That Absalom's attitude of obeisance before David was feigned is proved by his conspiracy. That Joab cared nothing personally for Absalom is evident from his refusal to see him any further. Absalom's cunning is manifested in that he waited and plotted four years, ever attempting to turn the heart of the people toward himself. His unscrupulousness, moreover, was shown in that when everything was ripe for action, he proceeded to the overt act of rebellion under cover of religious observance.
Perhaps there is nothing more pathetic in the story of David than his flight from the city. Almost all the essential characteristics of the man were exhibited. Nevertheless, throughout we discover the note of the chastened and humbled spirit, which recognized the righteousness of the suffering following on his sin. His magnanimity was manifested in his suggestion to Itai, the Philistine, that there was no need that he should share the misfortune of his sorrow. Above all, his submission to God was supreme; he said, "If He say thus, I have no delight in thee; behold, here am I, let Him do to me as seemeth good unto Him." He left the city weeping, with covered head and barefoot, these things being the symbols of his penitence. Yet even here he was the astute and far-seeing man, as is evidenced by his leaving behind Abiathar and Zadok, the priests, and Hushai, his friend.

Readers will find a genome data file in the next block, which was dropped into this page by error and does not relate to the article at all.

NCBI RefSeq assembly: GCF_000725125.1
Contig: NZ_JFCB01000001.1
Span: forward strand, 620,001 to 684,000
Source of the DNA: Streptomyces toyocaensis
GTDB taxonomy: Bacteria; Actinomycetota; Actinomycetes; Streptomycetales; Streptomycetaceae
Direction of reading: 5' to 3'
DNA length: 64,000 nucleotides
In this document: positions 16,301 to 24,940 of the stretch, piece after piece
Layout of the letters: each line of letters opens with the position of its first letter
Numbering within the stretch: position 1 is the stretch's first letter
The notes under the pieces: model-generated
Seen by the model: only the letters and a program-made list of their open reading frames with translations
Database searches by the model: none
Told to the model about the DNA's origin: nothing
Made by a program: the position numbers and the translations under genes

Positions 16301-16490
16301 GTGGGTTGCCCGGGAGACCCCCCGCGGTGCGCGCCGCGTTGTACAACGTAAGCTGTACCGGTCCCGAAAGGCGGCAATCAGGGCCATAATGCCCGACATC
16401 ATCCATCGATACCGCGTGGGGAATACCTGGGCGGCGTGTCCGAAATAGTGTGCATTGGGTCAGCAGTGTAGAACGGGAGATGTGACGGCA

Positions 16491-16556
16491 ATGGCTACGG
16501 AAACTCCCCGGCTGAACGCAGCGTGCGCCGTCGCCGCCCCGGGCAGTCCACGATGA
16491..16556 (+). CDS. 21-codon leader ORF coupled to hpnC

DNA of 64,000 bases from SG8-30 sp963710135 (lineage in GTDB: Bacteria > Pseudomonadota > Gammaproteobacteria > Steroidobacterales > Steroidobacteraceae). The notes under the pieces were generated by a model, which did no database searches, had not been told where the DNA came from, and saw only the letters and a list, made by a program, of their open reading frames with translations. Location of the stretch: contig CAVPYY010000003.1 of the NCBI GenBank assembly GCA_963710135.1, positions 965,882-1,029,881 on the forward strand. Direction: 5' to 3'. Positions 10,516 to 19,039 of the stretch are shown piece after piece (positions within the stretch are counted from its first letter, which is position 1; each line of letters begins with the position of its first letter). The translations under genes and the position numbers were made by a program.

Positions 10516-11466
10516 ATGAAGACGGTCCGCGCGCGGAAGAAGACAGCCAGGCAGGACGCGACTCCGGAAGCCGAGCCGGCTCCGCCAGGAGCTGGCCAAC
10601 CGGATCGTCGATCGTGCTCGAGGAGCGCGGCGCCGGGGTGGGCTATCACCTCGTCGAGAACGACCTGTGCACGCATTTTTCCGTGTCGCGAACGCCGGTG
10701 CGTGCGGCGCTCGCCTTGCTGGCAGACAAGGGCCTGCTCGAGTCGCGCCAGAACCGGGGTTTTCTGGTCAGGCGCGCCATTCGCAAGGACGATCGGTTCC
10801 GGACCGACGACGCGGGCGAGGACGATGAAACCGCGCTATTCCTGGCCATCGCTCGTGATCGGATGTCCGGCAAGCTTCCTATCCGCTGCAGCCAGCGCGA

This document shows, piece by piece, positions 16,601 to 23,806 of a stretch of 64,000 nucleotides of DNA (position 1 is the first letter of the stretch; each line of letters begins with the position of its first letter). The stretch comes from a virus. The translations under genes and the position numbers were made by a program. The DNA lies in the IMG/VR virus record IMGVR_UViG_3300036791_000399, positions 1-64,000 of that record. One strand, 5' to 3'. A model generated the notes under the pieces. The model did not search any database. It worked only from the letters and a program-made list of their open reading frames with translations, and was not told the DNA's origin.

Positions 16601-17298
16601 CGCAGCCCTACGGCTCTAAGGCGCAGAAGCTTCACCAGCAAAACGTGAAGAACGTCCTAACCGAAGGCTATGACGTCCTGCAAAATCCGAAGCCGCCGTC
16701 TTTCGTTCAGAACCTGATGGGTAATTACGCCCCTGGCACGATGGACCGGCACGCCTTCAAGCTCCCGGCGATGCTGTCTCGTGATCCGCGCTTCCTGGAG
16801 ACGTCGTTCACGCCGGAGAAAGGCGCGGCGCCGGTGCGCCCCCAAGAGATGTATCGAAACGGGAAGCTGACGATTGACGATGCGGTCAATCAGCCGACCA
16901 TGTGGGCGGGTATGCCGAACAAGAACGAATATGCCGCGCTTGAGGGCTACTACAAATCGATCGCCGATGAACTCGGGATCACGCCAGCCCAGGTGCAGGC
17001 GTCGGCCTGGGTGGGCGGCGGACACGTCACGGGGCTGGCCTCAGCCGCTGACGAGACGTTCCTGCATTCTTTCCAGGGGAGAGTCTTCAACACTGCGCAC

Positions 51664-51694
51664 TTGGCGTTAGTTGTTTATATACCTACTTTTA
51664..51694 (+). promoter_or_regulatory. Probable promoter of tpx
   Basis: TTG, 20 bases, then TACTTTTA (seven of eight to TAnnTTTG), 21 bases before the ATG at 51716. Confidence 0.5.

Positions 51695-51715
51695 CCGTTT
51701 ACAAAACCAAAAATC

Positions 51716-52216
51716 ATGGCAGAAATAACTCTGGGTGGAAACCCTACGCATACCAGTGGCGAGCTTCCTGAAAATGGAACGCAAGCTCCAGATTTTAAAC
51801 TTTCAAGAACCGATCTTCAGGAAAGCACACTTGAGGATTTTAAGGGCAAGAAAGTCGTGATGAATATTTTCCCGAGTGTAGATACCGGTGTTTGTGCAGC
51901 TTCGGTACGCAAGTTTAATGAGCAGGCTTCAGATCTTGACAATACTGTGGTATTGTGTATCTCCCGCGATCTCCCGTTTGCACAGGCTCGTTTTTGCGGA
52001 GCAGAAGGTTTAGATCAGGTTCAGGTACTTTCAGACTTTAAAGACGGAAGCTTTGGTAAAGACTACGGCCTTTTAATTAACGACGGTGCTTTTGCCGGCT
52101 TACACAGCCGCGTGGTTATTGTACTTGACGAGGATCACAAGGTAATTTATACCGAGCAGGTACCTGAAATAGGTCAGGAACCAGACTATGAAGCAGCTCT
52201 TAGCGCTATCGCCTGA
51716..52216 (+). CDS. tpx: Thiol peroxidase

Second Sunday after Epiphany